I offered this first as a comment to a Spiegel Online article. Here it is with slight modifications to support its stand-alone status here.
Edward Snowden, of Verizon metadata and PRISM outing fame, thinks of himself as a whistleblower, and so do many who agree with him that the US’ PRISM program and its program for collecting metadata from cellphone providers are terribly wrong programs.
DNI James Clapper, over the weekend, declassified and released a Fact Sheet on the just revealed PRISM project. PRISM is represented as an internal government IT program whose purpose is to gather
foreign intelligence information from electronic communication service providers under court supervision, as authorized by Section 702 of the Foreign Intelligence Surveillance Act….
All such information is obtained with FISA Court approval and with the knowledge of the provider based upon a written directive from the Attorney General and the Director of National Intelligence. In short, Section 702 facilitates the targeted acquisition of foreign intelligence information concerning foreign targets located outside the United States under court oversight.
It is an either/or case. We can’t have our individual freedoms with Government looking over our shoulders all the time.
To be sure, whenever men form a social compact led by a consensual government, we give up a small measure of our freedoms to that government to enable it to help us protect our freedoms. This protection includes protecting for us that component of our freedom given over to our government for the purpose. But that’s voluntary at the time of the compact’s formation, and it does not authorize the consensual government to arrogate ever more of our liberties—or of our responsibilities—to itself on its claimed need.
Recall Connecticut’s recently passed extensive gun ban law, a bill passed in the emotional aftermath of the Newtown shootings. Essentially, it banned firearms the State’s government has defined as “assault” weapons.
Last Monday, the legislature “tweaked” that bill to “clear up confusion;” Governor Dannel Malloy (D) is expected to sign it. One of the tweaks cleared up confusion surrounding the legal possession of these weapons that had been on order before the original legislation was signed into law but not received until after enactment. Such firearms can now be legally possessed.
Dr Paul McHugh has one, in particular concerning Vermont’s just enacted Patient Choice and Control at End of Life Act, which authorizes physician-assisted suicide, and to which he objects.
As McHugh points out,
The reasons for opposing…physician-assisted suicide never went away. The reasons have been with us since ancient Greek doctors wrote in the Hippocratic oath that “I will neither give a deadly drug to anybody if asked for it nor will I make a suggestion to that effect.” The oath is a central tenet in the profession of medicine, and it has remained so for centuries.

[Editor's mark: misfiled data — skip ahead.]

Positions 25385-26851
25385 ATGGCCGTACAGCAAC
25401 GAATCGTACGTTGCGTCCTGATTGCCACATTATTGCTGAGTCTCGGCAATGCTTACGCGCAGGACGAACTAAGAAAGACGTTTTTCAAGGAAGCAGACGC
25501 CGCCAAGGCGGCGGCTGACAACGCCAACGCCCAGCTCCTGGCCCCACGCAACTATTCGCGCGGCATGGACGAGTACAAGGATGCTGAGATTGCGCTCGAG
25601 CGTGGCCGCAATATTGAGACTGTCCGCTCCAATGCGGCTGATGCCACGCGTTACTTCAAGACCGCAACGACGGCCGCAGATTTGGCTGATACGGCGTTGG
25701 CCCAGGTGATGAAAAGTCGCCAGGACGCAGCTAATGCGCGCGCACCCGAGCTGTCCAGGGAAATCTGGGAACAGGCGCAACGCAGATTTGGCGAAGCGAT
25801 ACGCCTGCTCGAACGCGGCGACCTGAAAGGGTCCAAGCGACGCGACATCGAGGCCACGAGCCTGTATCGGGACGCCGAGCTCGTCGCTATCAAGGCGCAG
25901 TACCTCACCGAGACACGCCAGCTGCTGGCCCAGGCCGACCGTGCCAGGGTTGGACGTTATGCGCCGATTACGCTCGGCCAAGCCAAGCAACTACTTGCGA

Peggy Noonan wants an investigation into the IRS and its behavior over the last few years. She has ample justification for one:
We do not know who ordered the targeting of conservative groups and individuals, or why, or exactly when it began. We don’t know who executed the orders or directives. We do not know the full scope or extent of the scandal. We don’t know, for instance, how many applicants for tax-exempt status were abused.
As the Wall Street Journal notes,
Video cameras played a critical role in helping authorities track suspects in this week’s Boston bombings. Now calls for increased camera surveillance in the US are putting a spotlight on the technology and the debate about its use.
New York Mayor Michael Bloomberg bragged about that city’s surveillance system. It can
alert police to abnormalities it detects on the street, such as an abandoned package that is left on a corner.
Charles Ramsey, Philadelphia Police Commissioner, said on Fox News Sunday:
It gives you that historical record.
The Missouri State Highway Patrol has admitted that on two separate occasions it has given to federal investigators, without benefit of a court’s warrant or other order, personally identifying information concerning 163,000 Missourians who also had Missouri-sanctioned concealed weapons permits. The claimed purpose of the federal demand was a fishing trip concerning potential Social Security benefit fraud, but only gun owners seem to have been singled out for this treatment.
Missouri law makes it illegal (at the misdemeanor level) to disclose information about concealed gun permit holders.
Little Rock, AR, is expanding the surveillance capability and power of its police patrols:
A police car with a device that photographs license plates moves through the city and scans the traffic on the streets, relaying the data it collects to a computer for sifting. Police say the surveillance helps identify stolen cars and drivers with outstanding arrest warrants.
It also allows authorities to monitor where average citizens might be at any particular time. That bothers some residents, as well as groups that oppose public intrusions into individual privacy. The groups are becoming more alarmed about license plate tracking as a growing number of police departments acquire the technology.
Here’s an all too likely outcome from letting government maintain databases on its citizens, ostensibly for the safety of those citizens.
A Muslim US Air Force veteran who had trouble entering the country last year to visit his terminally ill mother was barred again Saturday from trying to return home to Qatar, the second time this month that he’s been prohibited from boarding a flight in Oklahoma City because his name appears on a government no-fly list.
The reason? There isn’t one, really:
This is a preview of
The Efficacy of Government-Held Databases on Citizens
. Read the full post (177 words, estimated 42 secs reading time)